W. Broad St.
Built in 1898 by Daniel Burnham, the famed Chicago architect, the Wyandotte is Columbus’s first skyscraper. As with the other tall buildings of the era, it incorporated the new technologies of steel frame and safe elevators to rise to the dizzying height of 11 floors. The bay windows were to allow as much light as possible in these early days of the electric light bulb.
Building and the New Hayden Building
E Broad St & 16 E. Broad St.
The Hayden Building was completed in 1869, and remains to this day as the oldest building on Capitol Square. Next door is the New Hayden Building, which at 13 floors surpassed the Wyandotte Building as the tallest building in town when completed in 1901. Both buildings are currently undergoing renovation. For this building we have a ‘then and now’ look at it.
E. Broad St
Trinity Episcopal Church is a historic church at 125 E. Broad Street in Columbus, Ohio. It was built in 1866 and added to the National Register of Historic Places in 1976. It continues to serve as a church, as well as a community center including a restaurant in the basement that feeds the homeless.
Athletic Club of Columbus 136 E. Broad St.
The Athletic Club building was
completed in 1915 in a Spanish Renaissance Revival style with Italian influences.
Designed by Richard, McCarty & Bullard, it has changed little in the 100 +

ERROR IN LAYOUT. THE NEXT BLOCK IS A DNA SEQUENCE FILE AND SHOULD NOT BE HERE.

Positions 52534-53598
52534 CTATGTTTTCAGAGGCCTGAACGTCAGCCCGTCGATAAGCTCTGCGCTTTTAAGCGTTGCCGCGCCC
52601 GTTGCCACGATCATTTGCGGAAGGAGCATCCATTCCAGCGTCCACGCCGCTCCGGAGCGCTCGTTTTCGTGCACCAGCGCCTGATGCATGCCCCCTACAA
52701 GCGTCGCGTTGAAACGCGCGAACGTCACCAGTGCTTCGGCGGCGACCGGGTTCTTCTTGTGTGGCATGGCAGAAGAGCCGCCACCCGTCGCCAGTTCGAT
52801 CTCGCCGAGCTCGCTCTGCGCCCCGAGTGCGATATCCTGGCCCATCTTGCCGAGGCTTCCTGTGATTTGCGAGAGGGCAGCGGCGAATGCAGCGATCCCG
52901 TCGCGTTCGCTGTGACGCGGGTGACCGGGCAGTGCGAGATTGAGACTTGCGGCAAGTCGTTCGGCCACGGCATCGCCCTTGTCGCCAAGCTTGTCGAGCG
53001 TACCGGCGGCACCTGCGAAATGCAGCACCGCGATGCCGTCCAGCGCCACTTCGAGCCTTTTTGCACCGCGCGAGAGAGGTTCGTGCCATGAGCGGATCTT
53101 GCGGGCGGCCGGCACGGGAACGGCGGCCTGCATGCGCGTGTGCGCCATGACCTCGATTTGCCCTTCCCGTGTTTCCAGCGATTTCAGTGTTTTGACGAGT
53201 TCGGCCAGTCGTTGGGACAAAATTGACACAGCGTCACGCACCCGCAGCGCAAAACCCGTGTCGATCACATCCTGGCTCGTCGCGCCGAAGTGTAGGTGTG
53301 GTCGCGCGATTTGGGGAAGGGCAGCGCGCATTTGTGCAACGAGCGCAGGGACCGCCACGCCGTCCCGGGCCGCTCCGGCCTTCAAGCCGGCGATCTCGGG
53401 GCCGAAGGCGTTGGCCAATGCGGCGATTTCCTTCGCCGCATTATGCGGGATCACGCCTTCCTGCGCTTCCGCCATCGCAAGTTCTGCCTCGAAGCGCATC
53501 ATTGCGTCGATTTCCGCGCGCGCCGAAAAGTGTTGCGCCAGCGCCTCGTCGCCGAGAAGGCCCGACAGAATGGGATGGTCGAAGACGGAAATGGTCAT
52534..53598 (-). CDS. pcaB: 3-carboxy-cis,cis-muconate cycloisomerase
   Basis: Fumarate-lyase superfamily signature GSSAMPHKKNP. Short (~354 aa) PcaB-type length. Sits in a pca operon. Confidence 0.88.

years it has stood in downtown Columbus.
It’s members have included a president (Harding), multiple governors and other business and political leaders.
E. Broad St.
The eight-story building at the corner of Third and Broad is now called the Empire Building. Designed and built by Frank Packard in the 1920s, it has a two-story base faced in stone features Gothic-inspired relief sculpture and ornamental grilles, and the lobby has a vaulted ceiling with decorative plasterwork and ornamental light fixtures,”
Benjamin Smith House 181 E. Broad St.
Built in 1860 and now occupied by the
Columbus Club, it has been the residence of multiple Ohio governors, and it is
listed on the National Register of Historic Places. Built by Benjamin Smith, a
railroad contractor and banker following the Civil War, the home had bricks
that were made in Philadelphia and shipped to Columbus.
Mr Smith lost his fortune over time and was forced to sell the house. Two governors then lived there, however the pay for governor was so low, the second Joseph Foraker, had to vacate the house because they couldn’t afford to heat it. The Columbus Club purchased it in 1886, and retains ownership to this day.
E. Broad St.
Yet another Frank Packard design, the Seneca Hotel was completed
in 1917, with the additional four story addition on the east side of the
building being erected in 1924. It served as a hotel until the late 1950s, when
it became a school called the Nationwide Beauty Academy, with the hotel rooms
One of the unique requirements of living there during this time was ‘Girls living in the dorms must be in by 11 p.m. week nights and 1:30 a.m. on weekends, and men and liquor are taboo in the girls’ rooms, as are bare feet in the lobby or hair curlers in the cafeteria.’
It then served as the headquarters of the Ohio EPA from 1976 until 1987, then at vacant for nearly 20 years before a restoration project turned it into a 76 unit apartment building.
Columbus Gallery of Fine Arts 480 E. Broad St.
The Columbus Museum of Art was built on the location that once was home to the Sessions Mansion. As with the Athletic Club, it was designed by Richards, McCarty and Bulford, and opened in 1931. An additional, much larger building was added in 2005.
Street United Methodist Church
E. Broad St.
This church was opened
in 1885 as a state of the art church in what is known as an ‘Akron Plan’, which